The stability that has slowly crept its way back into the Thoroughbred marketplace may be spilling over into other areas of the racing industry.
Although the number of early nominees for the Triple Crown series declined for a third straight season, the minuscule difference compared to last year's figures was viewed in a positive light. A total of 364 horses have been nominated for this year's renewals of America's three classics, just two fewer than last year.
This year's early nominees represent the lowest overall number since 358 3-year-olds were nominated in 2005 when the industry was still struggling with the effects of mare reproductive loss syndrome.
"Despite a difficult economy, a reduction in annual foal crops and other challenges to our horse industry, the Triple Crown's early nominations are basically flat with last year's total," said Don Richardson, senior vice president of racing for Churchill Downs. "That's a wonderful show of faith on the part of the international group of owners and trainers that have nominated horses to this year's races."
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The early nomination period, which costs $600, closed on Jan. 22. A late period for nominations — at $6,000 each — will conclude March 26.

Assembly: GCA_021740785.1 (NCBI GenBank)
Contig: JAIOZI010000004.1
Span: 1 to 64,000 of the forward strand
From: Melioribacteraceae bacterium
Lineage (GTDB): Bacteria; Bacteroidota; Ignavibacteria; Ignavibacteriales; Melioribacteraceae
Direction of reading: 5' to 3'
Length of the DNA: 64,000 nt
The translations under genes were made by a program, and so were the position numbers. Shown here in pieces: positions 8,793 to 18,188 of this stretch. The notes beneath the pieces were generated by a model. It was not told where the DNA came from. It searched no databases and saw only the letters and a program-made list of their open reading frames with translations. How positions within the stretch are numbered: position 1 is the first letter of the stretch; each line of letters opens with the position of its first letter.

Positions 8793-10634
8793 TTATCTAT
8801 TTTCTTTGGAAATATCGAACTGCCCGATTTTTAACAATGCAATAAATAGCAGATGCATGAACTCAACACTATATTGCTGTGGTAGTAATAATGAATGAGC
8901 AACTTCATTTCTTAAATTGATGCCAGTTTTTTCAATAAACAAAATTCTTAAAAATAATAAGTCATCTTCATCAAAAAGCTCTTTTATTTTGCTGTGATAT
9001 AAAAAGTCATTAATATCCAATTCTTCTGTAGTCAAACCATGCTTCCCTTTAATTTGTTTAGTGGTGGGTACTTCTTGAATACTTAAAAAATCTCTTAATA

Six horses were made eligible for the Triple Crown series during last year's late nomination period, which raised the final total of 2010 nominees to 372.
Todd Pletcher, who captured his first Kentucky Derby in 2010 with Super Saver, and Hall of Famer Bob Baffert each nominated 20 horses to the Triple Crown to lead all trainers. Sheikh Mohammed's Darley operation leads the ownership bracket with 13 nominees, but his Dubai-based Godolphin Racing stable was notably absent from the roster.
Four fillies are among the 364 nominees, headed by Grade I winner Turbulent Descent.